As the Chief Executive of Liverpool Women's Hospital I believe that it is really important that I 'walk the floor' on a regular basis. I do my best to get out and about a number of times each week. This manifests itself in different ways. Sometimes I just walk around at random speaking to staff and patients about their experiences. At times I shadow one of our team members, which enables me to gain a greater insight into the working lives of our people and into the services that our patients access. Every two weeks I do a targeted Infection Control and cleanliness walkabout. Recently I was concerned that our stairwells were not up to our normal standards of cleanliness. I was also concerned at the numbers of posters randomly placed on walls across the hospital, primarily for staff information and communication purposes. I know some will say that there are more important things for the CEO to focus on, however I firmly believe that if our very public areas are not clean and tidy how can our patients and visitors have confidence that our more critical clinical areas are of the required standards of cleanliness. I am pleased to say that this week our stairwells are back to their usual pristine condition and that Information Boards have been purchased for the main corridors to neatly display communications.
This week I once again spent a couple of hours on our Delivery Suite. Our staff truly are amazing and committed, they know what needs to change to ensure every patient receives a great experience. The new central staff station looks amazing and the old delivery suite rooms have been refurbished and look great. We talked about some of the things that get in the way of delivering exceptional care for each and every one of our patients. These issues have been fed back to the Senior Midwifery leadership team for resolution. When I go back to the Unit in a couple of weeks’ time we will feed back on progress that the local managers have made. At times it is really small issues that frustrate our staff and at times there are much bigger, organisational wide issues that we need to address. Thank you for participating in these events.
Our newly opened Triage and Assessment Unit is experiencing some challenges with the new ways of working. A big thank you to the staff who took the time this week to explain to me what the problems are. I have spoken to the senior managers responsible for this Unit and they have detailed to me the actions they have been taking to resolve issues. I have asked that they again communicate that to all of the staff in this area.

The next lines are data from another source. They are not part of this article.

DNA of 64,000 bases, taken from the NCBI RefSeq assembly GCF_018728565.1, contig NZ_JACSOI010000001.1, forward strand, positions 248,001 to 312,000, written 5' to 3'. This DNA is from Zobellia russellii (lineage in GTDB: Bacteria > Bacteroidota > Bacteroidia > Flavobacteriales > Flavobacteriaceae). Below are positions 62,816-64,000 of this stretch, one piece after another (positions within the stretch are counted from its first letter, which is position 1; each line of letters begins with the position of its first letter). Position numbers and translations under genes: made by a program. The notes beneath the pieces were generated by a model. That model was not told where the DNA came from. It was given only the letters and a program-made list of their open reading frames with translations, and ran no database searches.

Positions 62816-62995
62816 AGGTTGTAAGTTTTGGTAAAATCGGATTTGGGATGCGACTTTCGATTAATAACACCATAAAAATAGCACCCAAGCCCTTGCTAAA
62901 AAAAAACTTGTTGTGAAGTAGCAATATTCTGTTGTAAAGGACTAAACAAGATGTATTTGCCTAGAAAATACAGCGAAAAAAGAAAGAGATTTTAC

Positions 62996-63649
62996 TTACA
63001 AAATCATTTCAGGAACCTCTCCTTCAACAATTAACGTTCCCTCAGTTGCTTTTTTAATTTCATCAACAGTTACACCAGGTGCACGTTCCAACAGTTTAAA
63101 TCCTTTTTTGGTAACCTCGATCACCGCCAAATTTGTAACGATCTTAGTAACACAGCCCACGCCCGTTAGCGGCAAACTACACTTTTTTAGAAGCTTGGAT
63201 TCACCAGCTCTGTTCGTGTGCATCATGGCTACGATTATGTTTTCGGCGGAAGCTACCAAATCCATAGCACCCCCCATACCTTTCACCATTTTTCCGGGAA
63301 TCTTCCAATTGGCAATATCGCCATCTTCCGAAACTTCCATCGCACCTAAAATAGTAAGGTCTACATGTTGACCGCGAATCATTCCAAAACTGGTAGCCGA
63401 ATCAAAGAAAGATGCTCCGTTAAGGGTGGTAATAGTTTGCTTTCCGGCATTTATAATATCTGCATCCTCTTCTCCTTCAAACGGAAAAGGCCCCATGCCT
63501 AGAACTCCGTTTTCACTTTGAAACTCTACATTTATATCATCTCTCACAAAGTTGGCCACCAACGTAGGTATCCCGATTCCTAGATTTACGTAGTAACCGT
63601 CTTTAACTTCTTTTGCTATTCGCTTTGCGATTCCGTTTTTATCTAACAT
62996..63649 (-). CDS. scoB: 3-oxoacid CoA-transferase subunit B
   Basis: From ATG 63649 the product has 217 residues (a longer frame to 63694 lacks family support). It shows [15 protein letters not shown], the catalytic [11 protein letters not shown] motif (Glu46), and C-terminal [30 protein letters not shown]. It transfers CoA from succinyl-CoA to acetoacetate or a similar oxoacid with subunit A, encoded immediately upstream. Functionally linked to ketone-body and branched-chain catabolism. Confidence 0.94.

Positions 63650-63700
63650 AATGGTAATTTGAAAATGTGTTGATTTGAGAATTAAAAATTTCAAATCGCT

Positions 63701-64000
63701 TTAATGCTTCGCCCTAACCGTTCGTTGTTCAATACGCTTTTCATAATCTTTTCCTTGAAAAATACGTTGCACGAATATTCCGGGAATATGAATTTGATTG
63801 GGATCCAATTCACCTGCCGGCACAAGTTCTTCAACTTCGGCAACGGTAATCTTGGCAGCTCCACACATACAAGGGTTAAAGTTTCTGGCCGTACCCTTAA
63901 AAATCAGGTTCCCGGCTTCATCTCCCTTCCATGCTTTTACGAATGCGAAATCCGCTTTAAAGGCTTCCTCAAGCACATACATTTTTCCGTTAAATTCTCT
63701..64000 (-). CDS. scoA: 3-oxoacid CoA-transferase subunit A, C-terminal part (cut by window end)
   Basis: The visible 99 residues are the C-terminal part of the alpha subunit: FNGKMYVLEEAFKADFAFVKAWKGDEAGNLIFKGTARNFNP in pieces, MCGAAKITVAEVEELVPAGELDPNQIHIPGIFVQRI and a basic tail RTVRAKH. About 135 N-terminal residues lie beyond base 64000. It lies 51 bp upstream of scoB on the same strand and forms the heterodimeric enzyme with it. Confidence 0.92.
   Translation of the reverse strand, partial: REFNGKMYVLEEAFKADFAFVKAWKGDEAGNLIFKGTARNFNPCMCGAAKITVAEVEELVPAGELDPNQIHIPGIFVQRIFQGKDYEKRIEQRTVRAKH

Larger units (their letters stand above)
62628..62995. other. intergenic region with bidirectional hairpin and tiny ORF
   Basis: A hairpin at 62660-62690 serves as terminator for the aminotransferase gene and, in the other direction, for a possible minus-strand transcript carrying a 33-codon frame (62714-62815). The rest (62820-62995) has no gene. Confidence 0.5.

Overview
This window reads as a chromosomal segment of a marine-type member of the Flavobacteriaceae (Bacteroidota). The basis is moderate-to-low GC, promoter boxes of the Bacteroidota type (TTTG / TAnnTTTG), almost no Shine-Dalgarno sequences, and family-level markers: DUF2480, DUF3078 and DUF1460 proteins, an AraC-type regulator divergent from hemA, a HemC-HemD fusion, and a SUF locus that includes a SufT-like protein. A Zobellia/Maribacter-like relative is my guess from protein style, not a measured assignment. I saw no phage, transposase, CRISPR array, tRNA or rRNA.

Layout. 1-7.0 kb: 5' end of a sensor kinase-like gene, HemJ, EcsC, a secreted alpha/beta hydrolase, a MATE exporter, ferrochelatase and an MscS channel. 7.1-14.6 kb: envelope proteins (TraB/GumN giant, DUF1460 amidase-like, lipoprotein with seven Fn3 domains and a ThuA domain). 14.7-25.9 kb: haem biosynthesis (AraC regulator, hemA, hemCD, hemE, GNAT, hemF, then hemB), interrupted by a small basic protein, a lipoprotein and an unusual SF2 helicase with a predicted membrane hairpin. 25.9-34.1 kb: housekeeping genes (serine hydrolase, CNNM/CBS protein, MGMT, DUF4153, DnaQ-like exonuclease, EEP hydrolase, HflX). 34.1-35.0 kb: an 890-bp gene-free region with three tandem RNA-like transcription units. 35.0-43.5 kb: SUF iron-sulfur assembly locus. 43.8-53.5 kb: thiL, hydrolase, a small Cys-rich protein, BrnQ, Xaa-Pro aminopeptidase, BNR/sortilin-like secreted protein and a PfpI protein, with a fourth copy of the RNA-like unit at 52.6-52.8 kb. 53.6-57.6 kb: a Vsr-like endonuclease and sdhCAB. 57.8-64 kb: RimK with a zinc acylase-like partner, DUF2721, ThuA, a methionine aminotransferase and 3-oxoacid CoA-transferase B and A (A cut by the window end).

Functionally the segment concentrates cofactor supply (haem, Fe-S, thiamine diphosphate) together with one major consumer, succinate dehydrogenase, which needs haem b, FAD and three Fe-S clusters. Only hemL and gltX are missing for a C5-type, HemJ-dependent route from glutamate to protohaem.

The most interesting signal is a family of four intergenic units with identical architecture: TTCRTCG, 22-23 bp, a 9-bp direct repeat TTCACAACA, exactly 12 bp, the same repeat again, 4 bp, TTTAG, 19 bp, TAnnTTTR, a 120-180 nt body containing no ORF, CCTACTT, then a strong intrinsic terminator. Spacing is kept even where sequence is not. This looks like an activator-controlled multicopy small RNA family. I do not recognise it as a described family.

What I really like about my job is the unexpected visits I get from our people. Professor Charles Kingsland, Clinical Director of our Hewitt Fertility Centre popped in to see me this week. Over a cup of tea we talked through our strategy to keep driving forward the world leading innovations in reproductive medicine.
One of my wider healthcare roles is as a Director on the Board of the North West Coastal Academic Health Science Network. We have been operating in shadow form for some 12 months. This week was our first official board meeting. It is estimated that in healthcare it takes on average 17 years to get a new innovation/intervention to the patient. This is unacceptable. The Board of the AHSN will collaborate with the NHS organisations, Universities and Industry to ensure that we adopt and spread at pace proven beneficial innovations/inventions, to help improve and indeed save many lives.
I was delighted to be invited by the University of Liverpool to an event in celebration of 100 years of the Medical Research Council on Thursday evening. We had presentations on research in Liverpool into Human Locomotion and Personalised Health. Fascinating stuff. From a Liverpool Women’s perspective it was great to hear Professor Andrew Weeks presentation on 'Maternity Care in low resource settings'. Andrew is a Consultant Obstetrician at Liverpool Women's Hospital and he was discussing how scientists can support women with problems in pregnancy in developing countries and how this compares to methods used in the western world. He also made available to the audience models of the different stages of pregnancy, used in the training of the next generation of medical scientists. Dr Lawrence McGinty , Science and Medical Editor for ITN News was the keynote speaker and made a number of references to Andrew’s presentation. Over dinner later that evening he was discussing with myself and Sir Howard Newby, vice chancellor of the University, how impressed he was with the research between University of Liverpool and Liverpool Women’s Hospital. Our people are doing great things that will benefit women and babies in the future.
Have a great weekend.